Nearly one year ago, President Joe Biden took office and announced an Executive Order on Racial Equity, calling all US government agencies to establish policies and practices to promote racial equity.
The order notes, “advancing equity requires a systematic approach to embedding fairness in decision-making processes, executive departments and agencies must recognize and work to redress inequities in their policies and programs that serve as barriers to equal opportunity.”
In November 2021, USAID Administrator Samantha Power outlined how exactly the agency would meet the President’s call with a new aid orientation for USAID. The goal? Make aid more accessible, equitable, and responsive.
For Palladium’s Vivian Agbegha and Molly Cannon, this is just the first of many steps that will need to be taken in a long process. In a recently published paper, Monitoring, Evaluations and Learning Perspectives on Promoting Equitable Outcomes in International Development, Cannon and Agbegha propose how to systematically apply equity approaches across all phases of the USAID project lifecycle in an open letter to colleagues.
“We recognise that we don’t have all the answers,” notes Cannon, Palladium’s Director of Measurement and Learning. “But we’re eager to share our thoughts for how to incorporate these equity approaches across sectors and engage with colleagues on what we’re learning as a result.”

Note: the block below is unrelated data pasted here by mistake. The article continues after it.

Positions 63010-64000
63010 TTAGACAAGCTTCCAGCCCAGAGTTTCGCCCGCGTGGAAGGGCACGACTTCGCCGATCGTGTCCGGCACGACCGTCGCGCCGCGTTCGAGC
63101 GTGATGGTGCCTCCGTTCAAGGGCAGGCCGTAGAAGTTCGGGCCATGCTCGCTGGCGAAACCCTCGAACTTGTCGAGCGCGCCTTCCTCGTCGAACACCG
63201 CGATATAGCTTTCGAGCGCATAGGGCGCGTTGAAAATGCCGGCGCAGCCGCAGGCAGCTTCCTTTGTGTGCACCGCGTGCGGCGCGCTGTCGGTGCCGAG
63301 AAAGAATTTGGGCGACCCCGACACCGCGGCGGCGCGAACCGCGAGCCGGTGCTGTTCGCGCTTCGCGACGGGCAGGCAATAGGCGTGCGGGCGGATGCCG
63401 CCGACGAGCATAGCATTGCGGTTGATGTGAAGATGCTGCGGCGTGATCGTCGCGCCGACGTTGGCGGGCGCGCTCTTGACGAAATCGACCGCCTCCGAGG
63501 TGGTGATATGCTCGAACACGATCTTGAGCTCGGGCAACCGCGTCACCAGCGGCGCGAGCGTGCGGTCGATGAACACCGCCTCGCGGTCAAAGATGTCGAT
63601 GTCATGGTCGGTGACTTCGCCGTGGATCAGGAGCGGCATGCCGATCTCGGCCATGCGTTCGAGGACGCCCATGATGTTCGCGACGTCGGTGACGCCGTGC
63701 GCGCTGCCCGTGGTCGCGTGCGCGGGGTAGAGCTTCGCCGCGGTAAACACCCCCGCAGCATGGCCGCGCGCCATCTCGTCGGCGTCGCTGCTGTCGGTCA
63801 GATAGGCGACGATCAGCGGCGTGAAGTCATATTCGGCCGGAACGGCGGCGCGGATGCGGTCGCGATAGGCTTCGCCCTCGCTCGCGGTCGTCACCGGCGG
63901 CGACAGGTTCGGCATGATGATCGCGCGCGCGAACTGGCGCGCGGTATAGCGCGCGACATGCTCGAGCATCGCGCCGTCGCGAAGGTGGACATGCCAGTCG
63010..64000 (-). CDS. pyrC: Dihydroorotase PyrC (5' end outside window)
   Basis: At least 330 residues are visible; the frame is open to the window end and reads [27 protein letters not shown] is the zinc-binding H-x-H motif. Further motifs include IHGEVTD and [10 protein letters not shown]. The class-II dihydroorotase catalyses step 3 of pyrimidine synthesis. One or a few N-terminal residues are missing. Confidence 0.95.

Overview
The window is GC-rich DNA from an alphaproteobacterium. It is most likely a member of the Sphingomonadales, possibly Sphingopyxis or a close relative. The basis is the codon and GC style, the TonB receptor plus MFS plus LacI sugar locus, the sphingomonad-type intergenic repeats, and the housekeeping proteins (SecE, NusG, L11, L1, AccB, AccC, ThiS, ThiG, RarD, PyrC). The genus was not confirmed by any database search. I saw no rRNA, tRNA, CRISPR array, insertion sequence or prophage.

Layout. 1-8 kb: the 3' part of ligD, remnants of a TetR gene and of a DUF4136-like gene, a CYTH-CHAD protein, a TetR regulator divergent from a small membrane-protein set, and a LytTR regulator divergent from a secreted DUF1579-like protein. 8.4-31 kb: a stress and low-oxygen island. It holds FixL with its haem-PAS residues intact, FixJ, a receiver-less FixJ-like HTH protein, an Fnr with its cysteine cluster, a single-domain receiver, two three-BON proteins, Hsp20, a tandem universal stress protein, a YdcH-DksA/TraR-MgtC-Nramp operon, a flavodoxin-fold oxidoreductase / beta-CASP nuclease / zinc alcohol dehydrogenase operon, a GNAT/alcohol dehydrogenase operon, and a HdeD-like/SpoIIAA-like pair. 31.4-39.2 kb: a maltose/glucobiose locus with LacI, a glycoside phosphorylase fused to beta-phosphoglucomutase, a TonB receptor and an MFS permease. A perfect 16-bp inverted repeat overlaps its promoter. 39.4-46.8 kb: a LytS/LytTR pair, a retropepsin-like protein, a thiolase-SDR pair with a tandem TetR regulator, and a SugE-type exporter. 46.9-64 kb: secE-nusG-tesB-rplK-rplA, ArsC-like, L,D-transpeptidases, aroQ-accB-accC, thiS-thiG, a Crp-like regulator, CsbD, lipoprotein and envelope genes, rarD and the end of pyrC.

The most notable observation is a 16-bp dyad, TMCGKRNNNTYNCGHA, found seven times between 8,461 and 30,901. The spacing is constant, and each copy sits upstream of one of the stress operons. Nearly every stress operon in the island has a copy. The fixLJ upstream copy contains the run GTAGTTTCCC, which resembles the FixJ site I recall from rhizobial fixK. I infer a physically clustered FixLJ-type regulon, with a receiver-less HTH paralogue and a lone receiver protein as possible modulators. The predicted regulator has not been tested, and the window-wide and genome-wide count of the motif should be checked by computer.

The paper, which focuses on three stages of the development project lifecycle; activity design, start-up, and implementation, monitoring, and evaluation, offers guidance on how to integrate inclusion and equity principles, from working with community members and advocacy groups, to taking into account the intersectionality of data, and developing processes and tools that are more inclusive.
“We appreciate the complex responsibility of implementing equity-focused development,” adds Agbegha, Palladium Senior Technical Advisor. “We hope that our proposed approaches for increasing equity will bring us closer to embodying the core ideals of international development: Reducing poverty and improving the well-being of people who most need support.”
“We encourage our international development colleagues to join us in this effort and to find ways to continuously improve on these practices.”
As USAID and other development organisations move forward by putting accessibility and equity at the centre of their programs, reports and systematic thinking like Promoting Equitable Outcomes, will be key in answering Power’s call to become more attuned to the voices and needs of those that development organisations aim to help.
Download the paper and contact firstname.lastname@example.org for more information.